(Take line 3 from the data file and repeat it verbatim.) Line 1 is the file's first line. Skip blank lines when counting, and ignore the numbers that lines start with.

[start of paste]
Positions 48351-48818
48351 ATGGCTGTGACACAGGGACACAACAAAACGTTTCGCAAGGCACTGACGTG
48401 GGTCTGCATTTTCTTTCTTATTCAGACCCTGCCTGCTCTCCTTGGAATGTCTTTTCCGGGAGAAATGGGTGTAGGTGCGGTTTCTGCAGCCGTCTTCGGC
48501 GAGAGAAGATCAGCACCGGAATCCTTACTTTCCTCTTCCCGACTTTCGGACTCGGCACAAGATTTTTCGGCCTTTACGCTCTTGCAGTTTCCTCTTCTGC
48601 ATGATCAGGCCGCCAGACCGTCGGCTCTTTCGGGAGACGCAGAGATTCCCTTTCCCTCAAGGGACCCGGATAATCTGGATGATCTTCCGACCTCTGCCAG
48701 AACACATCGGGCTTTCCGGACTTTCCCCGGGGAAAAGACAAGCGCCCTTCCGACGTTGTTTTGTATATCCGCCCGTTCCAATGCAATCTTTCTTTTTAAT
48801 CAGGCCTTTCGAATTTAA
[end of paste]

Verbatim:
48401 GGTCTGCATTTTCTTTCTTATTCAGACCCTGCCTGCTCTCCTTGGAATGTCTTTTCCGGGAGAAATGGGTGTAGGTGCGGTTTCTGCAGCCGTCTTCGGC